I knew so little about Sociology when I arrived in the Bay Area, that I wasn't accepted into the graduate program until I had taken a full semester of undergraduate courses. I was an ordained minister and wanted to work in the Sociology of Religion. Charlie Glock, who was the expert on that topic at the time, hired me for a research project on new congregations and encouraged me to take a qualitative approach. The report developed into my Master's Thesis and was published (and reviewed in the ASR) before I took my comps. The experience pumped up my confidence so much that I failed the exam and had to retake it. I was also influenced by Blumer, Smelser, Wilensky, and Selznick.
The best thing Berkeley did for me was to introduce me to my wife, Mary Haywood, by putting us together as TAs for the undergraduate methods course. We both got Kent Fellowships in 1965 which made it possible for us to get married. Our first choice of available jobs was a liberal arts college (Earlham) in Indiana, where we were nearly the whole department. We learned about teaching and became competent in a wide range of substantive areas. Student interest in religion was declining so I decided to prepare myself in medical sociology which promised unending growth. To get into the backstage of health care I trained (while still a faculty member) as an Emergency Medical Technician. This nurturing of talents didn't impress the administration, and after six years our contracts weren't renewed.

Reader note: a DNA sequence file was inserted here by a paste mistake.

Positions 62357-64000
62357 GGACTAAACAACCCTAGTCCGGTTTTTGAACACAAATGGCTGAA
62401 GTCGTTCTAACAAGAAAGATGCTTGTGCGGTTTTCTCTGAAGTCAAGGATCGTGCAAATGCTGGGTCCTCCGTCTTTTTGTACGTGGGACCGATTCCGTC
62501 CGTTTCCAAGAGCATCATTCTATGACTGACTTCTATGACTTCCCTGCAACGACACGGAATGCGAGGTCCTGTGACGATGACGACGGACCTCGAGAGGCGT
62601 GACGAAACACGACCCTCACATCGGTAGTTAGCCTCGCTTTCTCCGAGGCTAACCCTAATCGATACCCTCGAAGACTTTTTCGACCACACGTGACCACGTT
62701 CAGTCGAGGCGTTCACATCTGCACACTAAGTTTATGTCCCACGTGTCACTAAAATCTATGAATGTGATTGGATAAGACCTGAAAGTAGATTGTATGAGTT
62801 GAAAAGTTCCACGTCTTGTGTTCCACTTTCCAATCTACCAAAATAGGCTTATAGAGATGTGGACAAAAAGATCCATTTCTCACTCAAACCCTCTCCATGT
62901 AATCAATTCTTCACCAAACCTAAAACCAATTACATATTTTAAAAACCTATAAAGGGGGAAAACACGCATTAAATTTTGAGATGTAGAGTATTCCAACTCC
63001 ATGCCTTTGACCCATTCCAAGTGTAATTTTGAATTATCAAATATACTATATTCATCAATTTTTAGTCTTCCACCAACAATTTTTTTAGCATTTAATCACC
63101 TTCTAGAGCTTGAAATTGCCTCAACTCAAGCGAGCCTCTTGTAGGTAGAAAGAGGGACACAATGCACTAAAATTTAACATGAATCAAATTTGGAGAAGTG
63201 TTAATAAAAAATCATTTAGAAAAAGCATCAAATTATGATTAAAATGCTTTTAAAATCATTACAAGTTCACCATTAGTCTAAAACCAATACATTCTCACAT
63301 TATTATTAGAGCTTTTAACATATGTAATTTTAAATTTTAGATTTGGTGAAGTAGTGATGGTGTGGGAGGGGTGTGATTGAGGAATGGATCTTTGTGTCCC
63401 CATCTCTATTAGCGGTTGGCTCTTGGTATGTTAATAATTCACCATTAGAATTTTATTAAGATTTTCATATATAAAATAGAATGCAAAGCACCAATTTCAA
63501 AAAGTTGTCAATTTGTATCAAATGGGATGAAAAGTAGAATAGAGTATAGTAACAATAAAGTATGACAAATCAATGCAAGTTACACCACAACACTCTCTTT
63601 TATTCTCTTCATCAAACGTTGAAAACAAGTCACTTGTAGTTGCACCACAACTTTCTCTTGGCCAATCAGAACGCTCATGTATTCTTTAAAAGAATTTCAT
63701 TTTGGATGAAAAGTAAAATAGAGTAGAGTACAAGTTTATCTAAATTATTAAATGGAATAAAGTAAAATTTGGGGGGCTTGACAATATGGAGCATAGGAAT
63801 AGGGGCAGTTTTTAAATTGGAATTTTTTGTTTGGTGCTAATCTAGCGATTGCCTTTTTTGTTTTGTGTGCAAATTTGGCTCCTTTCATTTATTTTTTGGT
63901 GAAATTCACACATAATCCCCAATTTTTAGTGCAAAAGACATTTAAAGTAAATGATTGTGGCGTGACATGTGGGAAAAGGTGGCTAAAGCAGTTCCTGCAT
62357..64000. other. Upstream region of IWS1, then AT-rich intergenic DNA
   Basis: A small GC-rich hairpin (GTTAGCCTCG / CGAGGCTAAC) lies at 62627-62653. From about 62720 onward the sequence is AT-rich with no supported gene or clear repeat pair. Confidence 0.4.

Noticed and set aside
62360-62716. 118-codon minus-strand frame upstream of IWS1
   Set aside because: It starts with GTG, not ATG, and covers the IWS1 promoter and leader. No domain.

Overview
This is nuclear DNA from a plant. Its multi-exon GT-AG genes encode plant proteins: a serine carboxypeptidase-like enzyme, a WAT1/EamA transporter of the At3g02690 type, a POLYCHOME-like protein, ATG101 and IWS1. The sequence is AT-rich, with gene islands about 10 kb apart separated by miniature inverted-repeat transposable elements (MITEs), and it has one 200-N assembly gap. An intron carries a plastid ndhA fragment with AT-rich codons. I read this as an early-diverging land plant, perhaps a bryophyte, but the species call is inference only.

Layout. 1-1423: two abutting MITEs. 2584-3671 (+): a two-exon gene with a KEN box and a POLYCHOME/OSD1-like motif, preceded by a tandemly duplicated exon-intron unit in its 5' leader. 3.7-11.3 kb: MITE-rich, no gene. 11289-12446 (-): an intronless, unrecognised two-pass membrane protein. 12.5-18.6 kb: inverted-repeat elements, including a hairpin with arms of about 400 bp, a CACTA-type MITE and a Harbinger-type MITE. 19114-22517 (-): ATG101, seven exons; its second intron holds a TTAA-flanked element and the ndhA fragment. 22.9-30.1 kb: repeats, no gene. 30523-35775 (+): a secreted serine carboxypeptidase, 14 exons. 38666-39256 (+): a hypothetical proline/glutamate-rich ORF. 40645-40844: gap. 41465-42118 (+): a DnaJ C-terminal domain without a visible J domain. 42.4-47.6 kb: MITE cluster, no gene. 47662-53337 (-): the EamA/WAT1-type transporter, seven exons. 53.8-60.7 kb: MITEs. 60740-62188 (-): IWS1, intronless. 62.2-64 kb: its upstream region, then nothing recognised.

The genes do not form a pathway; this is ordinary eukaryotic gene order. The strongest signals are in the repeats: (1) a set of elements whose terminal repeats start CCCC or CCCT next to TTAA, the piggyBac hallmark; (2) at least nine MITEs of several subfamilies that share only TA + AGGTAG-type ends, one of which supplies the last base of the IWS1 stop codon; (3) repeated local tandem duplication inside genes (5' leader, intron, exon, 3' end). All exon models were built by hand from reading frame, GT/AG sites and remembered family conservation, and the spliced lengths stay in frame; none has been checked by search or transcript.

I was hired at Marquette University (and Mary later at the U. of Wisconsin), where I spent a mostly pleasant twenty-six years, several as department Chair. I got certification as an EMT, worked for a private ambulance company, and wrote a book about ambulance work. My primary interest is in exposing the intriguing complexities of social life to non-specialists, so my greatest pleasure as a sociologist has been in teaching (except for the grading). When I retired in 2001, I was happily involved in an introductory course, substantive courses in health care systems, and a capstone course for majors. Looking back, I can see that I have made little mark as a sociologist, but I am able to feel I have contributed something useful to a lot of people. I am more convinced than ever that sociology is important; I am grateful for the life it has enabled me to lead; and I delight every day in being able to exercise the sociological perspective Berkeley gave me.